About this artwork
Figures and jewelry made of spondylus (spiny oyster) shell developed as a specialization in what are today the Mexican states of Colima and Jalisco. Like greenstone, jade, and colorful feathers, this bright orange shell was a luxury item sought by maritime merchants from Ecuador and Central America, who found it in warm Pacific waters as far north as the West Mexican coast. As emblems of authority and status, exotic materials were displayed by rulers during ceremonial events. Spondylus-shell jewelry carved with symbolic designs found in West Mexican tombs indicates the high esteem in which this valued material was held.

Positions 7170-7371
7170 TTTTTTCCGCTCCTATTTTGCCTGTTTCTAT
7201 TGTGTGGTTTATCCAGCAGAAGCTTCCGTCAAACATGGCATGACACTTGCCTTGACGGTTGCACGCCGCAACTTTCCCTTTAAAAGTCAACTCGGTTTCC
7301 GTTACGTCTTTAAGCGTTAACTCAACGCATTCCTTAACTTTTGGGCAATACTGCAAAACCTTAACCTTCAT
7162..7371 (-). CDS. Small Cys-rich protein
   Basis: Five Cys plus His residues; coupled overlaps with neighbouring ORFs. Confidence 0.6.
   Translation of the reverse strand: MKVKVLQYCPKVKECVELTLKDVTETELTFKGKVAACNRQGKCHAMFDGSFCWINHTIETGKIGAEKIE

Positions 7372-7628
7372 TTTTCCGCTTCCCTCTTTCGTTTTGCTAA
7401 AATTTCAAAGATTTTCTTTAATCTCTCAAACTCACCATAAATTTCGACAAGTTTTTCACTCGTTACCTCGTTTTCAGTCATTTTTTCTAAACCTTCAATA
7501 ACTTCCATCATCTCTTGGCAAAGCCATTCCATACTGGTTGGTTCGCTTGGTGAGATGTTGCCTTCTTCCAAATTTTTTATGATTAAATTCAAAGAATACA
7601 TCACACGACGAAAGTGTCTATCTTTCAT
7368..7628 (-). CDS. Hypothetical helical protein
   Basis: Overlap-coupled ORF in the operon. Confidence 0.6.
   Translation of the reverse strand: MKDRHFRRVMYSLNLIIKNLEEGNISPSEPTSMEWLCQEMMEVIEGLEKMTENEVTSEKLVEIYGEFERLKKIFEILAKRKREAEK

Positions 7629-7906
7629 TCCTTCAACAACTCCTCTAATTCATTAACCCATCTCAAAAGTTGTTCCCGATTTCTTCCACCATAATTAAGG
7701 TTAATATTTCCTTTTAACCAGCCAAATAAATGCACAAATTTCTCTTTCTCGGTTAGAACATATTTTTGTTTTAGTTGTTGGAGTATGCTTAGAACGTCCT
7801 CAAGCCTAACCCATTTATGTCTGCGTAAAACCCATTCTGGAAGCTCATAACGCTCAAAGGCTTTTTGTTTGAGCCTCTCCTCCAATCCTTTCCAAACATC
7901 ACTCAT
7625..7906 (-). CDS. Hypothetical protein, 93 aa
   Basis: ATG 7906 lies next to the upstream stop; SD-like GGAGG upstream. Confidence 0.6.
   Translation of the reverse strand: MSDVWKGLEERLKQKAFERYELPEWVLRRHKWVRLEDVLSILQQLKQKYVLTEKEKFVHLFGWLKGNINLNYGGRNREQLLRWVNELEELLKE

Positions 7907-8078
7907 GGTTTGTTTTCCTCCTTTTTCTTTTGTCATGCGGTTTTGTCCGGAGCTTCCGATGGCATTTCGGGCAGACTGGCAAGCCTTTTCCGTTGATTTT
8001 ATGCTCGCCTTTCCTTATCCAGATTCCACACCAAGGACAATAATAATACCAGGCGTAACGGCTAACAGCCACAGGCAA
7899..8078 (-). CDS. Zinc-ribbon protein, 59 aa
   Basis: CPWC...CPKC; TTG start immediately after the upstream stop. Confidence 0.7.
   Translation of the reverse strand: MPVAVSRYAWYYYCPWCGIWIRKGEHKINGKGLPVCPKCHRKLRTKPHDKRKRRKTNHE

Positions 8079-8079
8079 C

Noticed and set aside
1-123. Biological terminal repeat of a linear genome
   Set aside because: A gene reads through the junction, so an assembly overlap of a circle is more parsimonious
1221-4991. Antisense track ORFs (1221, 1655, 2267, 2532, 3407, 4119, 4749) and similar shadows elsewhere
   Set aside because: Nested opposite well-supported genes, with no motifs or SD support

- Pendant Depicting a Seated Figure
- Western Mexico
- 200 BCE–200 CE
- Spondylus shell
- approx. 11.4 × 7.6 cm (4 1/2 × 3 in.)
- Maurice D. Galleher Endowment